G20 countries called out on fossil fuel subsidies

27 Jun 19

Governments of G20 countries gathering in Japan for a summit this week have more than doubled the subsidies they provide to coal power plants in just three years.

A report has found that the average annual amount they spent to help build and sustain coal-fired power plants increased from $17bn to $47bn between 2014 and 2017.  

The increase in financial support comes despite repeated pledges by developed economies to phase out subsidies to all fossil fuels to help prevent climate change.

“It has now been 10 years since the G20 committed to phasing out subsidies to fossil fuels, yet astonishingly some governments are actually increasing the amount they give to coal power plants,” said Ipek Gençsü, a research fellow at the Overseas Development Institute and lead author of the report.

“Momentum is growing around the world for governments to take urgent action to tackle the climate crisis. 

“Ending subsidies to coal would bring environmental, social and economic benefits to all and help set a level playing field for clean energy.”

The report, G20 coal subsidies: Tracking government support to a fading industry, found that despite a historic fall in total investment in coal, G20 governments provide $64bn each year to prop up its production and consumption.

Three quarters of this amount goes to coal-fired power production – which was the biggest single contributor to the rise in CO2 emissions in 2018.

An IMF report put global subsidies for fossil fuels at a staggering $5.2 trillion in 2017 despite growing pressure worldwide to reduce them.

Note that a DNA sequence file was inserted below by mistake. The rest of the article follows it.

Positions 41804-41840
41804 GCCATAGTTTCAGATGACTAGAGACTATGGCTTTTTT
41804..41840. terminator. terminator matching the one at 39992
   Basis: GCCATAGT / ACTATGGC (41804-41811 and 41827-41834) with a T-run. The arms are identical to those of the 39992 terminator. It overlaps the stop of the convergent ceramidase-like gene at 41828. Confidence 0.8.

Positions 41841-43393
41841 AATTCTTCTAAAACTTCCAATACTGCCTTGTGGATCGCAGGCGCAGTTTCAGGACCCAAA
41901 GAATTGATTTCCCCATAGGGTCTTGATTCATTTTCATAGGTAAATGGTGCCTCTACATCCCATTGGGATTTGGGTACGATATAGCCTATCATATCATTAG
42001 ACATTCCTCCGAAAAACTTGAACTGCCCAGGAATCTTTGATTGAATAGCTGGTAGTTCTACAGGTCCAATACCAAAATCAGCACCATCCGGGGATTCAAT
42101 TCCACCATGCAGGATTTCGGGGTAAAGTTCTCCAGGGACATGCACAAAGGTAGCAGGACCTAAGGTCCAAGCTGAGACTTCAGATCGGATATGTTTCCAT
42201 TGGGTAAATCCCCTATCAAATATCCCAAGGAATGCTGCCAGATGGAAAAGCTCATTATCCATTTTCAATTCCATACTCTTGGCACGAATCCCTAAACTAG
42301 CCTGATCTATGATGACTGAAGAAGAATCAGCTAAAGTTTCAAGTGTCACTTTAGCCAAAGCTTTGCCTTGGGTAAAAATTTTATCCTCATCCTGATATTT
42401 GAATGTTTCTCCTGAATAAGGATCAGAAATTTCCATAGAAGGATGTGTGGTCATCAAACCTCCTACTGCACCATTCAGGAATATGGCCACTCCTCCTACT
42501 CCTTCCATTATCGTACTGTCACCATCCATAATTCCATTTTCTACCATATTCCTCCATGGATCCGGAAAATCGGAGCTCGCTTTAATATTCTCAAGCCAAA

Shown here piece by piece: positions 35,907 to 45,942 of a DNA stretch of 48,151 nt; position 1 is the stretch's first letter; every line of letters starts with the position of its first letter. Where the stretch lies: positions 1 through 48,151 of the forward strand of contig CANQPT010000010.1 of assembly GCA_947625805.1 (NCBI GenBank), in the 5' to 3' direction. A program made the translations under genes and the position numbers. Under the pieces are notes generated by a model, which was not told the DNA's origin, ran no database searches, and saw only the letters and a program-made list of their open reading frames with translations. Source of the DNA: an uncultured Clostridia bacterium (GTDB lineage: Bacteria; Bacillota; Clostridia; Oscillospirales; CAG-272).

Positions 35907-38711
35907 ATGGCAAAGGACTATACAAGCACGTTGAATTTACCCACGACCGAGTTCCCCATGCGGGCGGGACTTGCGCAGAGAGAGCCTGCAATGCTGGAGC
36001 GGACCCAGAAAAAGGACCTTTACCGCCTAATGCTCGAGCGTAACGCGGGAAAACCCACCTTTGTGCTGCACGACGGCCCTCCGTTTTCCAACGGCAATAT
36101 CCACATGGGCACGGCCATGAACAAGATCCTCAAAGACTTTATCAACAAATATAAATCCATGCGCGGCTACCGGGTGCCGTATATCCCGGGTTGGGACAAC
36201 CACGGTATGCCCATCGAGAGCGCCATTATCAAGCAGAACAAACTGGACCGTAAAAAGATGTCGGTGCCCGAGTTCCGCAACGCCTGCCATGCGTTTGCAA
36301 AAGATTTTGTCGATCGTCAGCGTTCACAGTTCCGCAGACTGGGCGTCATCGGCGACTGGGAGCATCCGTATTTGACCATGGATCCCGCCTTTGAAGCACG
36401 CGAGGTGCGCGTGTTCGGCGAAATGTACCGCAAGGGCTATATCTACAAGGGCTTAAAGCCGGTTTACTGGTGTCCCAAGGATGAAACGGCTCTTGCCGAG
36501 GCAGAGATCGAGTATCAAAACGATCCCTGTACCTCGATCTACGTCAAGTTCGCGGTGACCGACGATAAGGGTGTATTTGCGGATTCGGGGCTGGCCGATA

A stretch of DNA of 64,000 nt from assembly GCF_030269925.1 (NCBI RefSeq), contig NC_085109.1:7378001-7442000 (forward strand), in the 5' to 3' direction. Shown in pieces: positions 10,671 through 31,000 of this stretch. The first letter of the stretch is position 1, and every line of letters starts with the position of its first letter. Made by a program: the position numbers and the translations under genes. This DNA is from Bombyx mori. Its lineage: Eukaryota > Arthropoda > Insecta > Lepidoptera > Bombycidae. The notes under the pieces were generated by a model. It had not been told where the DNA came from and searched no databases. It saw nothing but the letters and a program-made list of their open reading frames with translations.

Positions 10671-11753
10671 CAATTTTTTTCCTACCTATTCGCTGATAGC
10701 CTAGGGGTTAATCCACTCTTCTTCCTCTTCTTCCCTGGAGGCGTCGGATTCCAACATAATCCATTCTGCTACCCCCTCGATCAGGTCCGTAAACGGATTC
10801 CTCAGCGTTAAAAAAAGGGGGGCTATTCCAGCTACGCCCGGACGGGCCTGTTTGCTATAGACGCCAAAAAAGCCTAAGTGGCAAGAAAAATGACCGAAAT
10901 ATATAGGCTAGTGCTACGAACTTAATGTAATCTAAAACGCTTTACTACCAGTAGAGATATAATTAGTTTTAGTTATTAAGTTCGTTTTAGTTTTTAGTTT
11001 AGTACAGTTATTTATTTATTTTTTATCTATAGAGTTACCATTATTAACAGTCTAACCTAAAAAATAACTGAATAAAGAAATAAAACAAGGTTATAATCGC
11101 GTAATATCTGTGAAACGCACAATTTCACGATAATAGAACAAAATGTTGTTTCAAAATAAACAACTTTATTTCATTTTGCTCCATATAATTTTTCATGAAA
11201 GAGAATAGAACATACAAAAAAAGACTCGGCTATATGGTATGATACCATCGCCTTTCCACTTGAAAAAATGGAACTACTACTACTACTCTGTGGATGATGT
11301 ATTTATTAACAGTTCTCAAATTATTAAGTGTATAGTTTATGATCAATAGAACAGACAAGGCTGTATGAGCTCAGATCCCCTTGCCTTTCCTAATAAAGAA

The latest research was conducted by the ODI, Oil Change International, the International Institute for Sustainable Development and the Natural Resources Defence Council.

Their report is published ahead of this week’s G20 summit in Japan this weekend and for the first time tracks government subsidies to coal production and consumption

The summit’s host, Japan is one of the largest providers of support – spending at least $5bn per year on coal overseas – despite calls by prime minister Shinzo Abe for other governments to step up action on climate change.

Han Chen, manager of international energy policy at the NRDC, said: “Other G20 governments may struggle to take Japan’s rhetoric on climate change seriously, as this year’s G20 host government continues to pour billions of dollars into propping up coal in Japan and around the world. 

“If prime minister Abe is serious about dealing with climate change, he should lead by example and end Japan’s government-backed finance for coal.”

  • Gavin O'Toole

    A freelance journalist. He has written six books about Latin America and taught the politics of the region at Queen Mary, University of London.

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